Standstill, What Standstill?

  • Date: 10/02/14
  • Dr David Whitehouse

The World Meteorological Organisation (WMO) has released its assessment of the global surface temperature for 2013. It calculates its own global temperature based on HadCRUT4, NOAA and NASA. Unsurprisingly it shows that 2013 tied with 2007 as the sixth warmest year with a temperature anomaly of 0.50 deg C above the 1961 – 90 average.

“The global temperature for the year 2013 is consistent with the long term warming trend,” said WMO Secretary-General Michel Jarraud. “The rate of warming is not uniform but the underlying trend is undeniable. Given the record amounts of greenhouse gases in our atmosphere, global temperatures will continue to rise for generations to come,” said Mr Jarraud.

The WMO figure quoted by the UK Met Office a week before the WMO officially released it was 0.5 +/- 0.1, which as I noted at the time is the best expression of the global temperature given the +/- 0.1 deg C uncertainty. So I wondered, why not stick to the scientific practice we tell students to follow concerning measurements and errors and plot the WMO’s data with this level of accuracy and precision.

As usual I have started in 1997 for the reasons often mentioned before, i.e. going back through the data from the present day the last data point that satisfies the no trend hypothesis is 1997. Using an exaggerated temperature scale it looks like this. Click on the image to enlarge.

WMO Fig 1

The variations are statistically unimportant. This is thought provoking since the measurements include slight rises and falls due to El Nino’s and La Nina’s. But the data looks even more striking when plotted like this. Click on image to enlarge.

WMO Fig2

This brings out just how constant the global surface temperature has been when the data is treated according to scientific best practice. Can you see the “standstill?”

According to the WMO Secretary-General Michel Jarraud the rate of warming is not uniform, which is true, and that the underlying trend is undeniable, which depends upon how you look at the data.

Torture the data and it will confess to anything, or so it is said, and there are some who not only torture the data but do so with a particular confession in mind. A recent analysis of the post 1979 global surface temperature is a good example of this.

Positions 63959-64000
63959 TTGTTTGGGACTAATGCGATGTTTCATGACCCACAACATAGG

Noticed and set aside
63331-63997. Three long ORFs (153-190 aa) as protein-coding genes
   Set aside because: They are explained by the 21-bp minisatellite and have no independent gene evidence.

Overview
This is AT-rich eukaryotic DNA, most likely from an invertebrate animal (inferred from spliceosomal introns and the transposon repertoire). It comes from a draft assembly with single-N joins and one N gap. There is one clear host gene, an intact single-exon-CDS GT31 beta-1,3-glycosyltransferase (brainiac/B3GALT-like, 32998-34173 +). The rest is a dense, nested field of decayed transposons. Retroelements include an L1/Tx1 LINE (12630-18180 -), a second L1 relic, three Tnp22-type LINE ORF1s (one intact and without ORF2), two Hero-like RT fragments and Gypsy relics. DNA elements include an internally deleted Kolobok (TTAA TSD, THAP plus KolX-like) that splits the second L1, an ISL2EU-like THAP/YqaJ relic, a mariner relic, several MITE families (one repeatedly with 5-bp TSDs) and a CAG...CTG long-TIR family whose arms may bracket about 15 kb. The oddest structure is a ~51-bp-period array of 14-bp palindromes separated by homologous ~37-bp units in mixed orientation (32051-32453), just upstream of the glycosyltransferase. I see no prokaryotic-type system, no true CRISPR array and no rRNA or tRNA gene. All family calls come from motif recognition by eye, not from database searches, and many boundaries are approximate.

In it the analyst takes HadCRUT4 data from 1979 to 1997 and uses the trend calculated from it to predict what would have happened over the past 16 years if the warming had continued or had stopped. Although in this analysis there is a problem with the sensitivity of the final value of the regression line to the last data points chosen and the incorrect temperature chosen for the “standstill” that taken together yields the admission the analyst desires, it is an interesting question to pose. Looking at the post-1997 data is there any statistical evidence that it is part of the warming trend established in the earlier part of the post-1979 data?

The answer is no, as is obvious from its lack of trend and its low scatter around a constant temperature. It is not a case, as Michel Jarraud says of,” the rate of warming is not uniform but the underlying trend is undeniable.” If one looks at the 1979 -2013 data then one can obviously draw a straight warming line through all the data. But something happened around 1997-98 that rendered the two sections of the data statistically independent.

“There’s No Warming Standstill.”

The Climate News Network carried a story on the WMO figures producing what was essentially a regurgitated WMO press release plus one extra quote from Michel Jarraud.

Extract: Asked by Climate News Network how WMO regarded claims by some critics that there has been a “global warming standstill since 1997″, Mr Jarraud said: “Which standstill? The coldest year since 2001 is warmer than any year before 1998…“Each decade is warmer than the previous one. There is global variability from year to year. You have to look at the longer period. If you do that, then the message is beyond any doubt…despite the fact that there was no El Niño in 2013, it was still the sixth warmest year. This is significant.”

The Climate News Network should have checked because according to WMO’s own data the first quote is incorrect, as the graph shows. Also it would have been better journalism to include a scientist who thinks the “standstill” is a real, though unexplained, event. There are now lots of them, probably a majority.

Feedback: david.whitehouse@thegwpf.org